Entity shares 5 steps to maintaining your car while maintaining your dignity


 Coolant is the fluid under your hood and attached to the radiator that does exactly what it sounds like. By keeping your radiator cool as a cucumber, coolant prevents damage and overheating. Overheating, if left unchecked, will cause your engine to stop running.

Coolant, also called Antifreeze, is usually colorful. Common colors include blue, green, yellow and red. If your coolant looks colorless or has material floating around inside, it’s time for a change. If your coolant does not reach the “full” line on its container, go ahead and use this opportunity to restock.

Before you begin the pouring process, it’s very important that your engine is already cool. Ensure this by leaving it off for at least ten minutes. If your engine is still hot, don’t open the coolant container as the still-hot liquid could pop out of the bottle and burn you. You could also end up cracking your engine block, so it’s important to do thing safely and carefully!

Start by checking the bottle on your coolant of choice to assess whether or not it is pre-mixed. If it is, you are good to pour. If it isn’t, this means your coolant still needs to be mixed with water. So go ahead and mix a separate bottle 50/50 with water and coolant and fill ‘er up!


Brake fluid is the substance that slides around in the cylinders to push the brake pads against the rotors and allow you to stop on a dime. Without brake fluid, there’s no braking.

To begin, make sure your brake fluid is good to go. Many vehicles commonly call for DOT 3 or DOT 4 brake fluid. Also make sure that your brake fluid hasn’t been left open to the air or exposed to water vapor. This contaminates the fluid, lowers its boiling point, and can result in system rusting or the system not working at all. If your brake fluid can has been open to air, it has a shelf life of a few weeks, and should be disposed of at that time.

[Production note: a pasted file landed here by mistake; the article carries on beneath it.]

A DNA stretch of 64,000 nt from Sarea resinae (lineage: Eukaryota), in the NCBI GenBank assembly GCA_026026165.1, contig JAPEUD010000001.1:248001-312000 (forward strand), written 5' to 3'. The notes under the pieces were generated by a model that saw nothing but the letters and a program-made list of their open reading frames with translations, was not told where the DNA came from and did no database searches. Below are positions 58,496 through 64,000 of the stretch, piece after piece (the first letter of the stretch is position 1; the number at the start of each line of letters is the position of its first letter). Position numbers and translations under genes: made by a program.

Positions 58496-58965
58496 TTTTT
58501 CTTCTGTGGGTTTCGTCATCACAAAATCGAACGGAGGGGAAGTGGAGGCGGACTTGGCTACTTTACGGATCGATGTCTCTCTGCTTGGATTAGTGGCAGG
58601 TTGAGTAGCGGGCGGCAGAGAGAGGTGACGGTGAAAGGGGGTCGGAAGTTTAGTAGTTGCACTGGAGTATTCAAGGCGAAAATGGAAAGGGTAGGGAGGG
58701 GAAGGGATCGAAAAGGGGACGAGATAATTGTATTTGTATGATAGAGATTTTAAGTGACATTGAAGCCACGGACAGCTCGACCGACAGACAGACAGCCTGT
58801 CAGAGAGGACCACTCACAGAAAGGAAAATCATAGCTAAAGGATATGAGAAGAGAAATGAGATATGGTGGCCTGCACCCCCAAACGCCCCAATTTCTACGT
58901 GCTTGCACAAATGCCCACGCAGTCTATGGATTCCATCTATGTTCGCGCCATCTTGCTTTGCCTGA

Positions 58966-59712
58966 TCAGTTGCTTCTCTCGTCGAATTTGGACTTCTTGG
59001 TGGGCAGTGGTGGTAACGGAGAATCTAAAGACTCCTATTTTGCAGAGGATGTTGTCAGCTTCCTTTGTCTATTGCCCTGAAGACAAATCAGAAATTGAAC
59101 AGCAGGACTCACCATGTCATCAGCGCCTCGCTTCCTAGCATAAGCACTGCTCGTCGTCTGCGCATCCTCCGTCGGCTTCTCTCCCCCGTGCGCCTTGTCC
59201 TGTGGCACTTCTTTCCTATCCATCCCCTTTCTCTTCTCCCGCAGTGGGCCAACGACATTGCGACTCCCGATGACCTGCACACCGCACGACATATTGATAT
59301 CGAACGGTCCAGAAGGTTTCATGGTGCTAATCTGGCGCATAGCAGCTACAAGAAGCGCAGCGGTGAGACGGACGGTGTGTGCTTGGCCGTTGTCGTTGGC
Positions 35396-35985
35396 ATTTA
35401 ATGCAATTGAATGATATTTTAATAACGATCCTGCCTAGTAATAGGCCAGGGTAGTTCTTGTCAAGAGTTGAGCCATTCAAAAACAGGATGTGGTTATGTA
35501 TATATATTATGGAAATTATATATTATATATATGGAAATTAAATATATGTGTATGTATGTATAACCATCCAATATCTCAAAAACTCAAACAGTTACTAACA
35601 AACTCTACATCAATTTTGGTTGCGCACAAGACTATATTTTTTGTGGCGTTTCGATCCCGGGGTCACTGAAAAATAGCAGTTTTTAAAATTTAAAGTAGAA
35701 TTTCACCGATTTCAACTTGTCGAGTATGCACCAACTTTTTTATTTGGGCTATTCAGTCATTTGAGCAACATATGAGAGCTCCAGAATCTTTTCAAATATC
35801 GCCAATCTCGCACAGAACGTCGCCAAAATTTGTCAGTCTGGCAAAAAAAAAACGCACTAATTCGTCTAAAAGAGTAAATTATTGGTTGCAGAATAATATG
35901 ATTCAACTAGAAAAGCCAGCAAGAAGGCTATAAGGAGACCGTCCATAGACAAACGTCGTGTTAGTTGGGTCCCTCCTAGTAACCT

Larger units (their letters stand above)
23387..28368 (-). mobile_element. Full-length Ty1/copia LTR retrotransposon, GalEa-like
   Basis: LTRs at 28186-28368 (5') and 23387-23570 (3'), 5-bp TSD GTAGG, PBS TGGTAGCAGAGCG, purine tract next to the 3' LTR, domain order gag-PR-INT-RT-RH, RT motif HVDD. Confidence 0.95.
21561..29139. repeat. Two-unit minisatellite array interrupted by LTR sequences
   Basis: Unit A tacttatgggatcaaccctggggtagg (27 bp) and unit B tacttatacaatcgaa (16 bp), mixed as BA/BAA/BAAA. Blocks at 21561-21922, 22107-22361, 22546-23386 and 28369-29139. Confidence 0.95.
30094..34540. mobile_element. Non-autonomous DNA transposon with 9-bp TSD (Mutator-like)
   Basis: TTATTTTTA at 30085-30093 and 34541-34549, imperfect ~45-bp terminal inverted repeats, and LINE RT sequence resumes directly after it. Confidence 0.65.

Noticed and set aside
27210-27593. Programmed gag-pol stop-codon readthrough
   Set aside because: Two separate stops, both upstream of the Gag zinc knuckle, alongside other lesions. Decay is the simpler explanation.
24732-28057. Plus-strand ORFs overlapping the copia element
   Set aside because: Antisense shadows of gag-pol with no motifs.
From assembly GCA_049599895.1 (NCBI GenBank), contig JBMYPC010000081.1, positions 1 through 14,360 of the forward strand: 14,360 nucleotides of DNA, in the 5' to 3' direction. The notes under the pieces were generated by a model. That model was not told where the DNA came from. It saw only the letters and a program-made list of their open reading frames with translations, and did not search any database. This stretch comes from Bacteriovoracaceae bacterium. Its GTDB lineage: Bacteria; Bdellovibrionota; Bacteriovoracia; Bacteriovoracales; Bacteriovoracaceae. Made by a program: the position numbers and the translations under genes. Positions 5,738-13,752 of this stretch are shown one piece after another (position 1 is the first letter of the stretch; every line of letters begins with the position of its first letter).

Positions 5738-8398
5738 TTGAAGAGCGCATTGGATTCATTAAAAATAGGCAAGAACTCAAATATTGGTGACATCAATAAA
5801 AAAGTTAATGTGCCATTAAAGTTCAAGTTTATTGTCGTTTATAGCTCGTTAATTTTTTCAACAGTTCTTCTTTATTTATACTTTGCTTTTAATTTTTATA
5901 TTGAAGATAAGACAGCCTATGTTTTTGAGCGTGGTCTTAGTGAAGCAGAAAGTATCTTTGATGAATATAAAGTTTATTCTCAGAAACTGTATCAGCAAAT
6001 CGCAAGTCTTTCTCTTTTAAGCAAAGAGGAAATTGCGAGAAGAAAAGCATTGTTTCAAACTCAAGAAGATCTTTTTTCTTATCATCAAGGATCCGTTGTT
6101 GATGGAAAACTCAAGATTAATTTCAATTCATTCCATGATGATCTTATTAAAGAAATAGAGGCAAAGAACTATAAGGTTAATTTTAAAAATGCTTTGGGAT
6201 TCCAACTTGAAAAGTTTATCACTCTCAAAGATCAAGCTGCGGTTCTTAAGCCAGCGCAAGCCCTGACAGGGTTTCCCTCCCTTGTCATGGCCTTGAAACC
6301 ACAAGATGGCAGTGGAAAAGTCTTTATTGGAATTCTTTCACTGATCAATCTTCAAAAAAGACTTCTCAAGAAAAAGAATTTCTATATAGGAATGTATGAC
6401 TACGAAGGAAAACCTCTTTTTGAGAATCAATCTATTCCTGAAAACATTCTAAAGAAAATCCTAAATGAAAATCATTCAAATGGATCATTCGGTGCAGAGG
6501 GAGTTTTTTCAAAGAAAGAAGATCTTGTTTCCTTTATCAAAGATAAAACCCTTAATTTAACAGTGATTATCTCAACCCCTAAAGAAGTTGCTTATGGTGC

Once you’ve ensured that your brake fluid is the right stuff, locate the master cylinder reservoir. This reservoir is located on the driver’s side of your car in a plastic canister. Then continue on to the next step: take a note from Rihanna and pour it up! Pour until it reaches the “full” line and replace the cap.


Power steering fluid is what allows you to turn your steering wheel, guiding your car as if it were light as a feather—and not the ton of hulking metal that it is. Without power steering fluid, driving your vehicle can become quite the drag.

Your power steering fluid should be either lightly colored or dark without any chunks or metallic inconsistencies. If has shiny metallic pieces floating around, looks almost black or smells burnt, the system needs to be flushed. This is a guide for how to refresh the fluid. Only do this if your owner’s manual has recommended it, the fluid is dark or you do a lot of heavy-weight driving. Although these circumstances are fairly rare, this is still something good to be familiar with in the case of an emergency.

Begin by locating your power steering fluid reservoir, typically denoted by a steering wheel icon on the cap. Note the level to which the fluid rises in the container, because this is exactly how much we’re going to put in later. Now if you’ve changed your brake fluid, this part should feel very familiar. Use a turkey baster to draw the old fluid out. You won’t get all the fluid, but this is okay. Replenish the fluid up to its prior level and hit the road!

(Note: If your vehicle is in need of a full flush, try refreshing first. Drive around for a few weeks to circulate the new fluid, and repeat the process. This should give you most of the effects of a full flush without all the accompanying complications of the flushing process.)


Oil is the main substance that keeps your car’s engine running as it should. If the oil level gets too low, then your engine could lock up. This can be very expensive to repair, so luckily there are some preventative measures that you can take yourself.

Begin by locating your car’s oil dipstick, pulling it out and wiping it clean on a lint-free rag. Next dip it back into its place and remove it again. Your dipstick should be marked with notches that read “Add” or “Full.” If oil needs to be added, do not try to pour it into the little hole that the dipstick came out of. Instead, look for the screw-off cap on the biggest part your engine. This is your oil cap. Add oil as needed. Replace the cap, and you’re all done.

Congrats, girl: you are now certified in keeping things all good under the hood.           

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